Tuesday, July 1, 2014

Making the Journey from Transplant Patient to Caregiver

At the age of 24, Ken Sutha was dying of kidney failure. He needed a kidney transplant, so his father became his living donor. The procedure was performed at Emory. Since then, Ken's health has greatly improved to the point that he's became a competitive athlete. His athletic prowess has led hm to compete in triathlons, and he won three medals in swimming at the 2010 U.S. Transplant Games.

University of Washington quad in Spring
University of Washington quad in Spring (Photo credit: Wikipedia)
Ken's athletic success is not the most amazing part of his recovery, though. The Georgia Transplant Foundation gave him a four-year scholarship to Emory University School of Medicine. After graduation, Ken moved to Seattle, WA and now trains as a pediatrician at the University of Washington and at Seattle Children's Hospital where, sometimes, he takes care of both pre- and post-transplant children.

What a story - from being the transplant patient to taking care of kids who may either need transplants or have just received them. Ken's story is a great example of the types of miracles that can come from organ and tissue donation. If you would like to learn more about organ and tissue donation, or learn how to register in the state where you live, please visit our website www. SaveLivesTN.org by clicking here.

Read more - News.Emory.edu article titled "From Kidney Transplant Recipient to Emory Medical School Graduate"

Friday, June 27, 2014

A Great Way to Say "Thank You"

An Ohio heart transplant recipient, Adam Burkhart, is honoring the man who saved his life in a very special and unique way - he named his daughter, Mattyn, after him. There was a time when Adam did not know if he would live long enough to have a family, but now, thanks to his donor, Matthew, he is enjoying every day with his wife and two daughters.

English: The illustration shows the major sign...
English: The illustration shows the major signs and symptoms of heart failure. (Photo credit: Wikipedia)
At the age of six(6), Adam was diagnosed with familial cardiomyopathy. Unfortunately, the disease runs through this mother's side of his family. The disease did not affect Adam until one day, at the age of 17, he could not run anymore while playing soccer. Doctors diagnosed him with heart failure, and he learned a transplant was in his future. In September 2000, Adam received the life-saving heart transplant he needed and has been in good health since.

Since his transplant, Adam has advocated for organ and tissue donation and met the parents of his donor. When he asked them about naming his daughter after their heroic son, they were thrilled. What a great way to say "thank you" and continue the life-saving legacy of Adam's donor, Matthew.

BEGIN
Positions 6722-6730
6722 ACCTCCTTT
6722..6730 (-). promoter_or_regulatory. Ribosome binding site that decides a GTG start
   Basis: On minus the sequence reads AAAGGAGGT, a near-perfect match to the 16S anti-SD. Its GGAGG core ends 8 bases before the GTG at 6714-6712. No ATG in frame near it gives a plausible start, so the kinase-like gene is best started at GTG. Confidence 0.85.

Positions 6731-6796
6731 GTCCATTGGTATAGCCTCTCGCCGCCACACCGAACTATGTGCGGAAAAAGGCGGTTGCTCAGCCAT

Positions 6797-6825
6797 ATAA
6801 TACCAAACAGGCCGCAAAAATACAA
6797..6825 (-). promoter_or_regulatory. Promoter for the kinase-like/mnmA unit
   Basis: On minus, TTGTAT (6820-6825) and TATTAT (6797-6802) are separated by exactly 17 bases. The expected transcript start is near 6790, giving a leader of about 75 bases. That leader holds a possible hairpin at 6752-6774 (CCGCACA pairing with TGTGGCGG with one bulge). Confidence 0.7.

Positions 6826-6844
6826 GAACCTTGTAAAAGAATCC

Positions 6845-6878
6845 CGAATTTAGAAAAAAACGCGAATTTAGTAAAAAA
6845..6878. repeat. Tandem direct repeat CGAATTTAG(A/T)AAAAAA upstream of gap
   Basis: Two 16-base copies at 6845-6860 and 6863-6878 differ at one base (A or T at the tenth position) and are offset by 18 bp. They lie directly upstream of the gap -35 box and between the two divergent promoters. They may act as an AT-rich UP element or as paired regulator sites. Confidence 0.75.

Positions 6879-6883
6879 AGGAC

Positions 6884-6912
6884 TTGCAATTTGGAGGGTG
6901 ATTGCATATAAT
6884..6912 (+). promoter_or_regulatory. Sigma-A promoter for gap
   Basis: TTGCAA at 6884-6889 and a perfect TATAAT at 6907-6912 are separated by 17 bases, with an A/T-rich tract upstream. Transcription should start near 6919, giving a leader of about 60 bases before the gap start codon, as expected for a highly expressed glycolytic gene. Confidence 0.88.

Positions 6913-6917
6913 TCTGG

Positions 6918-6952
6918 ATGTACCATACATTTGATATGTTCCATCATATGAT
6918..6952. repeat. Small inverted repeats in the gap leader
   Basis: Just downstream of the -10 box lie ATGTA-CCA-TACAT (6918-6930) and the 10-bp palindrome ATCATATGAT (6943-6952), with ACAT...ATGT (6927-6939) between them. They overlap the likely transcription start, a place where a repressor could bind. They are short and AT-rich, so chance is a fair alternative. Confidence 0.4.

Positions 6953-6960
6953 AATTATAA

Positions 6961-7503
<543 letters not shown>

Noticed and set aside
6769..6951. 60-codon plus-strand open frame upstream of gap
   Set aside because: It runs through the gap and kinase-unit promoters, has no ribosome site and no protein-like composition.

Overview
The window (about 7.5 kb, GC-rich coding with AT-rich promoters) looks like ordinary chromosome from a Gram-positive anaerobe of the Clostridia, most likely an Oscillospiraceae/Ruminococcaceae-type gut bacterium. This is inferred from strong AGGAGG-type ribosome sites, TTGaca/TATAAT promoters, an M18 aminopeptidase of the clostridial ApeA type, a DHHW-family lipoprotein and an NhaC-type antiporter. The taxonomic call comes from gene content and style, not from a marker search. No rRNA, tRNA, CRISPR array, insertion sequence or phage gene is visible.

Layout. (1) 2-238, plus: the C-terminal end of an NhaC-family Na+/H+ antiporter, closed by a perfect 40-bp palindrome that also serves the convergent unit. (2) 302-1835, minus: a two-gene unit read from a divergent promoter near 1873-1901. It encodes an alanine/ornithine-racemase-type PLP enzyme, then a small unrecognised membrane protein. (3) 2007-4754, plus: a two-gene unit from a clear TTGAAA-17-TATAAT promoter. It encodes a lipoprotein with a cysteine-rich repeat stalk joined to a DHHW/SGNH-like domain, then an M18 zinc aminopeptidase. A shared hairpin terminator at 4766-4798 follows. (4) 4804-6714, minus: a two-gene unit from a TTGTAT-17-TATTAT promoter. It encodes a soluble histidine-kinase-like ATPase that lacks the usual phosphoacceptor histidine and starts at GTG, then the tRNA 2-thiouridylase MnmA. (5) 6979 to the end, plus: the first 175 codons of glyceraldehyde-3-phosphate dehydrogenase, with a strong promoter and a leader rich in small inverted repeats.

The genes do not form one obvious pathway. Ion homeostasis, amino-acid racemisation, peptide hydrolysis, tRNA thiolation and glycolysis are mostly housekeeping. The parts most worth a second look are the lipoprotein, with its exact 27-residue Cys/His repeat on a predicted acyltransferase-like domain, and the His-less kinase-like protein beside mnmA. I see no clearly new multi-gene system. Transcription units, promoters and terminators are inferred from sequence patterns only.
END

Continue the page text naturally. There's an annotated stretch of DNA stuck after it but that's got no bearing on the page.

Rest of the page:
If you would like to read more about Adam, Matthew, and Mattyn's story, you can do so on www.ZanesvilleTimesRecorder.com in their article titled "Local Man Names His Daughter After Donor Who Saved His Life" by clicking here.

For more information about organ and tissue donation and to register as a donor where you live, please visit our website, https://SaveLivesTN.org/, by clicking here.

Wednesday, June 25, 2014

New Test for Heart Transplant Rejection

Researchers at Stanford University have completed a study on a new method of checking for organ rejection in heart transplant recipients. The test, known as the cell free DNA test, simply measures the amount of the donor's DNA showing up in the recipient's blood. As these amounts increase, it indicates the early stages of rejection.

Unidentified persons in operating room
Unidentified persons in operating room (Photo credit: Stanford Medical History Center)
Currently, many heart transplant patients have to endure the invasiveness of a heart biopsy in order to check for rejection. These biopsies can cause problems of their own, including heart arrhythmia's and valve damage, not to mention the uncomfortableness of the biopsy. What may be even more important, though, is that the new blood test, could indicate the onset of rejection several months before it would be detected with a biopsy. As with other medical issues, early detection is often vital to successful treatment. Organ rejection is no different.

These findings are great news for heart transplant recipients. To read more of the article on www.HealthDay.com titled ""New Blood Test May Help Detect Heart Transplant Rejection", please click here.

Friday, April 4, 2014

Help Us Celebrate Donate Life Month

April is Donate Life Month, and we want you to help us celebrate. How? Well, it's pretty simple. If you have not yet registered as an organ and tissue donor, register this month to help us celebrate! Don't know how? Then, please visit our website, www.SaveLivesTN.org, by clicking here to find out how to register in the state where you live.